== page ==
Starring: Hugh Dancy, Mads Mikkelsen, Caroline Dhavernas, Hettienne Park, Laurence Fishburne, Scott Thompson, Aaron Abrams, & Lara Jean Chorostecki
Rating: 5 out of 5 stars
For many fans of the Hannibal Lechter films, the jury is still out on the new TV show, Hannibal. While the ratings have been passable, when you ask people what they think of the show, most will tell you they haven't seen it yet. If NBC would put more money into advertising and let it stream on Netflix, I have little doubt that this will be a top ten show.
People are hesitant to watch a Lechter story without the legendary Anthony Hopkins, however once you get into the story, you will see that this isn't a problem. The series takes place in between the events of Hannibal Rising and Red Dragon, featuring Will Graham (Hugh Dancy) in his prime, as the FBI's top profiler. As seen in the opening scene of Red Dragon, Graham got help solving his cases from the world renowned psychologist, Dr. Hannibal Lechter (Mads Mikkelsen). The series focuses on this relationship, with Graham, who of course is in the dark over who Lechter really is. Lechter serves as a calming element in the vary chaotic and troubled life of Graham, and also plays the intermediary between Graham and his boss, Jack Crawford (Laurence Fishburne). This dynamic allows the FBI to solve some of the most heinous serial crimes they've been faced with.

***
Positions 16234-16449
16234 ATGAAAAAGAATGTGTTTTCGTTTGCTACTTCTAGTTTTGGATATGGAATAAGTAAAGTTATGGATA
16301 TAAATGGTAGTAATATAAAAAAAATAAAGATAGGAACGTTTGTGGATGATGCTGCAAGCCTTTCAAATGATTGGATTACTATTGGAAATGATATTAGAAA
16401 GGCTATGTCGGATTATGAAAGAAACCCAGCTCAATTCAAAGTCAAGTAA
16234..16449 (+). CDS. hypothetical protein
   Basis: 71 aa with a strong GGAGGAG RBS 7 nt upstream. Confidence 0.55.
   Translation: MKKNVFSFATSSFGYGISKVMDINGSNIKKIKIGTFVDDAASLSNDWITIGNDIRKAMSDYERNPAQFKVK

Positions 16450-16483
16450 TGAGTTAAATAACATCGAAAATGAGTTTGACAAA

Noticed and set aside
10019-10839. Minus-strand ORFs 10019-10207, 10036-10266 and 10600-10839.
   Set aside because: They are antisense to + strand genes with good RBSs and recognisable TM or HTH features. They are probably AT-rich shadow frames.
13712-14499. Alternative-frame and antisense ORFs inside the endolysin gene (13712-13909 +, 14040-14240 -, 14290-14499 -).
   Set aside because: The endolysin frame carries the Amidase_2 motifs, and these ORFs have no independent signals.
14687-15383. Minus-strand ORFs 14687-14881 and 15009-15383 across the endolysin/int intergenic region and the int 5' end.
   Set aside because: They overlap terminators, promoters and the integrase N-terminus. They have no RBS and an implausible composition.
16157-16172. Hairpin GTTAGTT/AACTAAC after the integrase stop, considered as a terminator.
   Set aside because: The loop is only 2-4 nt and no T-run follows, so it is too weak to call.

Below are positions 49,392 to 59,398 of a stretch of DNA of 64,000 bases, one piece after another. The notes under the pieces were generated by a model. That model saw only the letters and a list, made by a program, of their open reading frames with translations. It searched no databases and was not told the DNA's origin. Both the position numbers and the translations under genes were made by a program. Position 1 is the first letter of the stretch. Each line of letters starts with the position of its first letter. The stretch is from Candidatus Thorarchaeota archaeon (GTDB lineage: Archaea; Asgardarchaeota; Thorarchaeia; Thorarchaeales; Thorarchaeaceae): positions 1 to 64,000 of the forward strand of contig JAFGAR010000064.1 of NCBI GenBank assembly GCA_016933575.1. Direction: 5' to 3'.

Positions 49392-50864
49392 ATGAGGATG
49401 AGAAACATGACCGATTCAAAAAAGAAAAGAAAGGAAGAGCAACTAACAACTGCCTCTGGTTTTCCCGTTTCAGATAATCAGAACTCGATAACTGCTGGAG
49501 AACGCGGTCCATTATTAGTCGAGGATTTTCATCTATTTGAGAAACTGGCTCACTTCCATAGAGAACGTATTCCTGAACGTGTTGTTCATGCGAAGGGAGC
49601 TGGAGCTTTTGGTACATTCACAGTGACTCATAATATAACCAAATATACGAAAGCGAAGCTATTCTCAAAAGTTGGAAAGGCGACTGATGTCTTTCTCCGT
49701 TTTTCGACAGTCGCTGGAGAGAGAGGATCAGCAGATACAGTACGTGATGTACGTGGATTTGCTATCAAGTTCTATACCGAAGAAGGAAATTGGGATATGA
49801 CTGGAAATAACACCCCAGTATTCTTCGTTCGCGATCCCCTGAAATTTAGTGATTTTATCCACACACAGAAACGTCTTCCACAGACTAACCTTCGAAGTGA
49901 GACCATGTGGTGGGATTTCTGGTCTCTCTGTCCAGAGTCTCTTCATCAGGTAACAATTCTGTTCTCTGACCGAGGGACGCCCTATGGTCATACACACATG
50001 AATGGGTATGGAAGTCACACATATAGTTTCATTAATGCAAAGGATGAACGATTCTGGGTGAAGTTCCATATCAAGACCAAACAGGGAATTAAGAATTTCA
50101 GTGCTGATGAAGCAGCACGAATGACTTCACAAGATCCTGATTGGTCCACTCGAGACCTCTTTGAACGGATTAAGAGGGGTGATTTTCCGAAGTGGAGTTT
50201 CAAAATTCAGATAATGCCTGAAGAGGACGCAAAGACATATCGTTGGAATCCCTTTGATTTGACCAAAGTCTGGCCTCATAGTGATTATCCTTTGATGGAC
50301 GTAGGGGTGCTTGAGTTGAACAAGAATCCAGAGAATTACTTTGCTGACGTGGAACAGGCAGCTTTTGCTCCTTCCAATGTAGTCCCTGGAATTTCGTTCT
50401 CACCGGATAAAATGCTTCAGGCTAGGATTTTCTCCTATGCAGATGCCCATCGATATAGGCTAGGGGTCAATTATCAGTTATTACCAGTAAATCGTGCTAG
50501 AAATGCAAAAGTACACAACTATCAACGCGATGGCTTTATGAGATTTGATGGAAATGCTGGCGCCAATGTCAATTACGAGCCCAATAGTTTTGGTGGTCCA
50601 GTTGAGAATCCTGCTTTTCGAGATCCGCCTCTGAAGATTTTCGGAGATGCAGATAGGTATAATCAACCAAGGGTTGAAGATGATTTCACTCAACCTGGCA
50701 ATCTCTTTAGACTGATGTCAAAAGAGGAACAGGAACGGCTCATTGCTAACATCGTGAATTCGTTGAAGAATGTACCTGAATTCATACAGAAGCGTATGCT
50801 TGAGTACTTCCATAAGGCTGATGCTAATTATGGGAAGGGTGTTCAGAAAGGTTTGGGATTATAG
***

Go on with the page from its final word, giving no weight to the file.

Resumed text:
For those of you still hesitant about watching this series, a few things to keep in mind. The same writers, producers, and directors who worked on the four films are behind this series. There are frequent references to all the films, and points where they actually clear up plot holes from the films. That alone should be enough to get people interested, but what really brings the story to the same level as the film series is Hugh Dancy as Will Graham.
Will Graham is a much deeper character than we came to know in Red Dragon. He is extremely complicated and as it turns out, not all that different from Lechter. Hugh Dancy, a veteran of a lot of bad movies, stars and is tremendous. Award shows are notorious for ignoring performances in series that feature gore and violence, but if anyone deserves an Emmy for best actor it his him. Dancy regularly gives a performance that is the best I've seen in a TV show since Breaking Bad. He really is that good.